Several years ago, 2006 to be exact, Michael Dresdner contacted me to ask about profiling my work and practice in an upcoming Woodworker’s Journal online publication. Of course, I jumped at the opportunity to talk about my woodworking and how I got to where I was at the time. I was transitioning from primarily being a box maker to furniture making and the reasons for this shift in direction were discussed in the interview.
In that period, I had completed a series of courses at a high-end furniture making school and began to use hand tools more in my work. I recall that the year 2006 was an important juncture in my woodworking. I had embraced the Krenov philosophy and his methods of work. Reading and attending the fine furniture making school inspired me to increase the complexity and scale of my woodworking. I also learned to slow down my woodworking and focus instead on each and every piece rather than applying myself to creating in batch mode ( multiples). So my direction changed dramatically in the years 2006-2008 to where I now design + build one-off furniture pieces exclusively.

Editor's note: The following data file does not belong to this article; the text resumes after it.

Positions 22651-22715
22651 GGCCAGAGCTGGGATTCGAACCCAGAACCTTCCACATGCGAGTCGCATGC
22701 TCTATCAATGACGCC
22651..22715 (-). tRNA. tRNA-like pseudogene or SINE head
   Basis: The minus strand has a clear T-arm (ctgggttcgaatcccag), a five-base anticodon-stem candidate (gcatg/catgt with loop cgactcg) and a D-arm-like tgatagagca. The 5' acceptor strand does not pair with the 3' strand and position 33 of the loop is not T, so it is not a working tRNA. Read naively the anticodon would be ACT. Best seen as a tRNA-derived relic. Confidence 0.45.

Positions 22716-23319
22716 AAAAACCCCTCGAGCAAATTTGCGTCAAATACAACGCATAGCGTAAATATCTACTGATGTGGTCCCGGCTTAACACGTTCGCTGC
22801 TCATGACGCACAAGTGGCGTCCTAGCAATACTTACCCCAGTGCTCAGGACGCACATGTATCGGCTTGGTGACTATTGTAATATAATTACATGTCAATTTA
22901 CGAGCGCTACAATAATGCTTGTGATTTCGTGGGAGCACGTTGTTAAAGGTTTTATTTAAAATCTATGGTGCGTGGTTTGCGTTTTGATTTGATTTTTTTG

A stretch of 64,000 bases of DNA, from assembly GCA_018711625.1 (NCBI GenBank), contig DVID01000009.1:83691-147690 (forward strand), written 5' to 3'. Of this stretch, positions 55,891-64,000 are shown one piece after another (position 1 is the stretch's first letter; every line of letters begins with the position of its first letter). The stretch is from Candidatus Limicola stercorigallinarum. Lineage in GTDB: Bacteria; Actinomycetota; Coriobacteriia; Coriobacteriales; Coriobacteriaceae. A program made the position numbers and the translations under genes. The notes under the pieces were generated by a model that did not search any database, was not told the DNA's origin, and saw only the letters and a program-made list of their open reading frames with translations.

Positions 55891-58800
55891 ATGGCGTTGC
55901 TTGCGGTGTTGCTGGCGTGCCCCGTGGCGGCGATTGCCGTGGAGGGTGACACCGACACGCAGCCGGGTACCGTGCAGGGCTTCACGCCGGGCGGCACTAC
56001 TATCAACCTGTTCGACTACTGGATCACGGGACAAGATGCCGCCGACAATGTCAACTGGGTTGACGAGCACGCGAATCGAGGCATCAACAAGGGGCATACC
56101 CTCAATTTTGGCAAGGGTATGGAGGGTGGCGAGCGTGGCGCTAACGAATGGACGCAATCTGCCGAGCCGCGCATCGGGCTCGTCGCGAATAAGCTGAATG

The most important takeaway from the interview would likely be the last line: “If you are tired of your day job, Pirollo advises, do what I did. Pursue your passion instead.” I completely believe in this quote to this day. It is never to early to pursue your passion. Get a head start, so if unforeseen circumstances affect your livelihood (career), you will be prepared. Early on my hi-tech career, I pursued many woodworking courses at the college level, set up my own workshops and struggled and worked at learning woodworking. After experiencing a total of 3 downsizings, I gave up on my hi-tech career and moved on to a career in woodworking. This had been my Plan B all along 🙂 The important part is that I was well prepared to launch a second career. You never know where fate will lead you!
I’ll let you read the article.
Norman Pirollo: The Refined Edge of White Mountain